If it is THAT easy to twist the meaning of a Bible truth through faulty logic, what other realities might we have equally misconstrued?

 

Julie Andrews and faulty logic

8 Jun

Nothing comes from Nothing

“Nothing comes from nothing,” sang Julie Andrews in my favorite film of all time, The Sound of Music.

And that is a true statement! If all there ever was, was nothing, then that is all that would be right now!

Here is the governess Maria’s argument:

No thing comes from no thing

Here is some thing

Therefore, some other existing thing caused this particular thing

But where the Maria character goes with her conclusion is debatable.  And as a Christian, I would assert that it is unsubstantiated and false.

Let’s think about the possible argument setups.

Truth: Nothing comes from nothing

Explicit Fact most would agree with:  Something VERY good is going on in Maria’s life – she has fallen in love with the Captain

Implicit Fact most would agree with: Falling in love and the accompanying joy is not anything that circumstances or another person can give us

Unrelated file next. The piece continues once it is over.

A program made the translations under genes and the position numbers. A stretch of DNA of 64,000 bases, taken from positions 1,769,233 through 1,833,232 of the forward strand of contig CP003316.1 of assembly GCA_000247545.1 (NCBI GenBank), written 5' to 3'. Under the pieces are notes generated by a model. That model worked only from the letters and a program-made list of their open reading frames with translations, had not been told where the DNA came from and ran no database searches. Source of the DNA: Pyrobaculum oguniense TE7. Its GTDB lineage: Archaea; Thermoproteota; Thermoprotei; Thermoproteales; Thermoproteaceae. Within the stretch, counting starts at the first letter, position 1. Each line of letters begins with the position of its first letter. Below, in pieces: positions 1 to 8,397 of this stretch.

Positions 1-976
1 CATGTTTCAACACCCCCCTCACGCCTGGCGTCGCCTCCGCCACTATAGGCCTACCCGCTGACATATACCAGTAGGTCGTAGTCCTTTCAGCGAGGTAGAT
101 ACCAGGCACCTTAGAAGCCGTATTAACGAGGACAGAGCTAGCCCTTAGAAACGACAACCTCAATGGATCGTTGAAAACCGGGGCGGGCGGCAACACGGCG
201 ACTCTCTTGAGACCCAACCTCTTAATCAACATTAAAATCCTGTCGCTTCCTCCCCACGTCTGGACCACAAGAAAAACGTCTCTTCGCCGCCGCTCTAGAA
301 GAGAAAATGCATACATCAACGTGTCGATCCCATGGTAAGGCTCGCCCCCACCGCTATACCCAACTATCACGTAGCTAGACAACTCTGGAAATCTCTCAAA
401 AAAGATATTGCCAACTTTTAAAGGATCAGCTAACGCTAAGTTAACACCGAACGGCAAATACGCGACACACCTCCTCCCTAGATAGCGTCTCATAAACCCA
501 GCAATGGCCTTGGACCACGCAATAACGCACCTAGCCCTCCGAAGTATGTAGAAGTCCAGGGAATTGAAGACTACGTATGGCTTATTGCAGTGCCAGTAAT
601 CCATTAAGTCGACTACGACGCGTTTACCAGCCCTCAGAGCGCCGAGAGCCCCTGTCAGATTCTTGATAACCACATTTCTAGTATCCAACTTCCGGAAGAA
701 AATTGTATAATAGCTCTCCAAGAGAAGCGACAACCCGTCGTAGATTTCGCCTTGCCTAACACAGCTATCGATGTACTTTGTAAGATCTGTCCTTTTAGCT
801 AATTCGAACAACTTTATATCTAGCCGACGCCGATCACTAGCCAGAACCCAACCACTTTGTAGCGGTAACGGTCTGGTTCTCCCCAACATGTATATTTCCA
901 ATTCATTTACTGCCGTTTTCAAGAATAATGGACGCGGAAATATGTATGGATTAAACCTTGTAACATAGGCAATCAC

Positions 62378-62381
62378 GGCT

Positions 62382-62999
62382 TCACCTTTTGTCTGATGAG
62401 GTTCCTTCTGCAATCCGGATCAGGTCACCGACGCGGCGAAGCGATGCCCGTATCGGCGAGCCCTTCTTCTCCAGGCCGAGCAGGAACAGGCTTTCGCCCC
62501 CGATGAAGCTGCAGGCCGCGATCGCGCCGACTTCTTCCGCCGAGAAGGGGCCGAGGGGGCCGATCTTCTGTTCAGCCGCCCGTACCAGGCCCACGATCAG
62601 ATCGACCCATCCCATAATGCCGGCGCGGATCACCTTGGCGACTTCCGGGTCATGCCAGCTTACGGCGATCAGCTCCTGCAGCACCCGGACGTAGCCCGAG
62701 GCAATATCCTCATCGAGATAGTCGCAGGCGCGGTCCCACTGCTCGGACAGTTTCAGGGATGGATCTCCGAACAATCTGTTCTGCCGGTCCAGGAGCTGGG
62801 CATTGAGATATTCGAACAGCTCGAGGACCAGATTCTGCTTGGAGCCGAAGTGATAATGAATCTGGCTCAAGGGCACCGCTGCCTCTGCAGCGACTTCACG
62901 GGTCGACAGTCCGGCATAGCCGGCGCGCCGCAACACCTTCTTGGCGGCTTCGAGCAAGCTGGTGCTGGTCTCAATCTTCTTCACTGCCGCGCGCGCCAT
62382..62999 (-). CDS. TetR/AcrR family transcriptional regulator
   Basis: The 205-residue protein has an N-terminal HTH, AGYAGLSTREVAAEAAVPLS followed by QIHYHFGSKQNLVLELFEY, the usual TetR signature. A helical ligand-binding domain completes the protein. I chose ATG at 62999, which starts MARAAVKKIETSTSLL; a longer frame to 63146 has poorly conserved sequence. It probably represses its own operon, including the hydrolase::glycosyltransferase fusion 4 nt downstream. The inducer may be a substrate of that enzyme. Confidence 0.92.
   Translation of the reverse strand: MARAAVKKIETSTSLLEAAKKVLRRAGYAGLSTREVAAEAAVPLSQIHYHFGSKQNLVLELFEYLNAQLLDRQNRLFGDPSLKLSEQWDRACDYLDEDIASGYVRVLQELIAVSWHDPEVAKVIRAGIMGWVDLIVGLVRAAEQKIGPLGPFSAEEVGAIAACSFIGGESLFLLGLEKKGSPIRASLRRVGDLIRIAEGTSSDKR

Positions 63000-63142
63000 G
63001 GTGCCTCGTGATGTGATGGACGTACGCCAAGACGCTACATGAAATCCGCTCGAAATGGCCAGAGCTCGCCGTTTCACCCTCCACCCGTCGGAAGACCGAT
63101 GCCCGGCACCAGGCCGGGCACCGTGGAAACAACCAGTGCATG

Possible Causal Agents for this ‘love’:

a) the Karma principle and Maria’s conclusion – I must have done something good in my youth

b) random circumstances just fell out this way and Maria has chosen to ascribe significance to these particular molecules in motion

c) God is the source of ‘all good gifts’, one of which is ‘this something good’.

  • (James 1:17   Whatever is good and perfect comes down to us from God our Father, who created all the lights in the heavens)

So which precipitating event for Maria & the Captain’s relationship are you or I going to pick?

It all depends on one’s worldview.  What is a worldview?  It is a particular philosophy of life or conception of the world.

I’ll leave you to work out your own conclusion.  What astonishes me is how long it took for me to grow aware of the lyrics to this song.  Throughout the numerous times I’ve watched the movie or listened to the music, I remained caught up in the happy evocative sentiments. NEVER did I consider the import of the words. It’s clear that a large portion of our world operates out of a secular worldview, whether material or immaterial.  AND, it’s a story easy to absorb and accept without thinking or questioning.

*Lyrics – [Maria:]

Perhaps I had a wicked childhood
Perhaps I had a miserable youth
But somewhere in my wicked, miserable past
There must have been a moment of truth

For here you are, standing there, loving me
Whether or not you should
So somewhere in my youth or childhood
I must have done something good

Nothing comes from nothing
Nothing ever could
So somewhere in my youth or childhood
I must have done something good

source: http://www.lyricsondemand.com/soundtracks/s/thesoundofmusiclyrics/somethinggoodlyrics.html

 

 

Underpinnings of logical thought